In the meantime, I realize we’re supposed to turn in our rental car on Sunday night (today), so while Clarissa researches cell phones, I research cars. We’ve been out of the USA so long that I’m not even aware of what
models there are. Not quite sure what our needs will be this fall, and
trying to anticipate what kinds of needs we’ll have for transportation.
I know we need at least two cars; we have four people in our family who are all needing to get to different places; and in the USA things are set up so that one really needs a car to get anywhere. I have seen just a few city buses this week. They are a rare sight and look terribly inconvenient, dropping people off on the corners of the busiest roads, where there are no sidewalks or places to walk. They don’t seem to go anywhere that I would need to be in my daily life. Designed rather, it seems to me in my cynical thoughts, only to provide the most basic service to bring housekeepers from poor neighborhoods to some location from which they could walk to a rich employer’s home. The run down appearance of the buses, sparse service, and poor dropoff locations seem to send the message (in my cynical mind): "you people who use the bus are poor, we don’t really care about you, so we’re going to give you really lousy service." Correct me if I’m wrong. But I don’t see anyone clamoring to use the bus who has any other choice.
So, I get online and ask Sarah (my family car guru) to help research cars.
In the meantime, there’s still no house. The rental houses look too small and / or too run down. They have yards that need to be maintained, and the yards all look as if they haven’t been maintained. The houses in the downtown neighborhoods I had fantasized about are either too small (I wonder if even one piece of our furniture would fit in one room), or they are in a school district where I couldn’t send my child to school. For the sad fact is that schools in the "Deep South" are deeply divided by race. Munchkin is my third child, and we’ve many years of experience in public schools. As much as is made of "racism" by Whites against Blacks, and as deplorable as that is, our experience has been the reverse. My children (and I) have often been the subject of Black against White racism. I’m not going to put Munchkin in that situation, so our choice is limited to just a few school districts. I had a fantasy of living close to downtown, in a location where I could get everywhere by bicycle. But the closer we got to downtown, the more the racial profile of the schools shifted to where Munchkin would be in a minority and therefore the object of racially motivated hatred. Rule out those neighborhoods. In the neighborhoods where the racial balance was more even, the houses got smaller and smaller, to where I doubted that our furniture would fit in the rooms. So, we went back toward suburbia a little ways.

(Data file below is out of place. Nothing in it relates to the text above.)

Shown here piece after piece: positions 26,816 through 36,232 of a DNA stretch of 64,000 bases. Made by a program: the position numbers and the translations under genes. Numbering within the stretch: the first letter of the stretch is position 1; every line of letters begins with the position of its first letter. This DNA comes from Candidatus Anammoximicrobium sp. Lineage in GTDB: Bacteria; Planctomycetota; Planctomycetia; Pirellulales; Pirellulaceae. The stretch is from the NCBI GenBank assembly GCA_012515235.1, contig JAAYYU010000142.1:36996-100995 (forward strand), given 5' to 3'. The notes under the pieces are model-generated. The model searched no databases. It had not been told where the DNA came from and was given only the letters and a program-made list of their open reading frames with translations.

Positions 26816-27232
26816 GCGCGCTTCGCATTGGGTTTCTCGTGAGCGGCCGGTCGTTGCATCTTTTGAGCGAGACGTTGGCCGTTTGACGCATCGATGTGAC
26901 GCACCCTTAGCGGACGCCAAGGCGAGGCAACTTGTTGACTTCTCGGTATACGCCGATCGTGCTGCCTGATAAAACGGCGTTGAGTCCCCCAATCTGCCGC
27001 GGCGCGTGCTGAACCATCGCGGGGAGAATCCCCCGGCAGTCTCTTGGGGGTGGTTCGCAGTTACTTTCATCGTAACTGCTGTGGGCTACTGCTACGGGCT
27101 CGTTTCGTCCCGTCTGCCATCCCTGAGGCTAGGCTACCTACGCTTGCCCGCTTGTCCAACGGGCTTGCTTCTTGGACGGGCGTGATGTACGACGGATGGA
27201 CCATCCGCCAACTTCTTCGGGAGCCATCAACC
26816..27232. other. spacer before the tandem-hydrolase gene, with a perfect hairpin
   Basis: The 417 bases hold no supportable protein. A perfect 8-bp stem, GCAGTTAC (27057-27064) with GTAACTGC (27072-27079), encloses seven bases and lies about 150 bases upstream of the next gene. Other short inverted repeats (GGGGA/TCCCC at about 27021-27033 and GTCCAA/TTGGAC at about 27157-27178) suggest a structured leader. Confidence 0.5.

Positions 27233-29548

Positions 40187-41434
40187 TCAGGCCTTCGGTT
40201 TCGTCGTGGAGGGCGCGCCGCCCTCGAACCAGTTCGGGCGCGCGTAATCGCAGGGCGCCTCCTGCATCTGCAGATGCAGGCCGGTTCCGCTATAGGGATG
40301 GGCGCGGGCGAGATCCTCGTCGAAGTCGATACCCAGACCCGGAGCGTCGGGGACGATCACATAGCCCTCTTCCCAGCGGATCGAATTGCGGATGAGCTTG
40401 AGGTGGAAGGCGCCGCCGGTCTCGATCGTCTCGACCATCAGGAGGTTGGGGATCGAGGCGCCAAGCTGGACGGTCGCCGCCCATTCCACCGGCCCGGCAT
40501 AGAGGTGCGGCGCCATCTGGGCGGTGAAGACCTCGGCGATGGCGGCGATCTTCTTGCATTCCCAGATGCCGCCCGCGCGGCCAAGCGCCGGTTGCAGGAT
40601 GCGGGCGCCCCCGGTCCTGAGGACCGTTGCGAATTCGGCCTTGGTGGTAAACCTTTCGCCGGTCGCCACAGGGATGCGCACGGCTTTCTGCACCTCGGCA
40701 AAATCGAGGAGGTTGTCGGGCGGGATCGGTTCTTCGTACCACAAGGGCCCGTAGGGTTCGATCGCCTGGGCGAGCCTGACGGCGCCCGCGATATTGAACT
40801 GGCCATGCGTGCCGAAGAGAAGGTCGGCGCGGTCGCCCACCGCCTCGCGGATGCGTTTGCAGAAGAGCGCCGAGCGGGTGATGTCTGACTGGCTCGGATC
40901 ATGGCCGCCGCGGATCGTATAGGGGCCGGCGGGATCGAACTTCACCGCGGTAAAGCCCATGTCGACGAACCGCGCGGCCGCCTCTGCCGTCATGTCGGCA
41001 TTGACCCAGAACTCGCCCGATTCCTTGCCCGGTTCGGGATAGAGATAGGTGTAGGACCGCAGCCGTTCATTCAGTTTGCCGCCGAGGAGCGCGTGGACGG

We didn’t quite succumb to the worst of the white flight impulse and the schools and neighborhoods that are ten miles out from the city. I view development fueled by "white flight" as being like ringworm. And it affects most cities in the USA, not just cities in the Deep South. (For instance, look at the growth patterns of Detroit with the nice "upscale" contrast of Ann Arbor; or look at Los Angeles and then San Bernardino.) Does anyone know what ringworm is? It’s a fungal infection of the skin. It starts as a spot on the skin and then spreads in a larger and larger circle, creating the appearance of a ring. And it gets larger and larger. That’s how I view suburban sprawl. Fueled by cheap gasoline and motivations to get away from "undesirable" others, everyone wants to build a larger house, a newer house, to be in a less diverse school, so the new development spreads outward from the city in a ringworm-like pattern. As the new development spreads, it leaves behind blighted areas — the areas that were hot new developments ten, twenty, or even thirty years ago. Fortunately, not everyone thinks this way and abandons their houses. We found a nice rental house in an area that was in the suburbs maybe in the 1960’s but which is now securely somewhat of a "midtown" location. I can still bicycle to everything, we just won’t be quite in the heart of the city.
So, I found a house. Our furniture will fit in it. Munchkin can go to the public school with no worries. There’s plenty of diversity, but she won’t be the only child with light skin. Now to narrow down the field in potential automobiles … a blog entry for another day.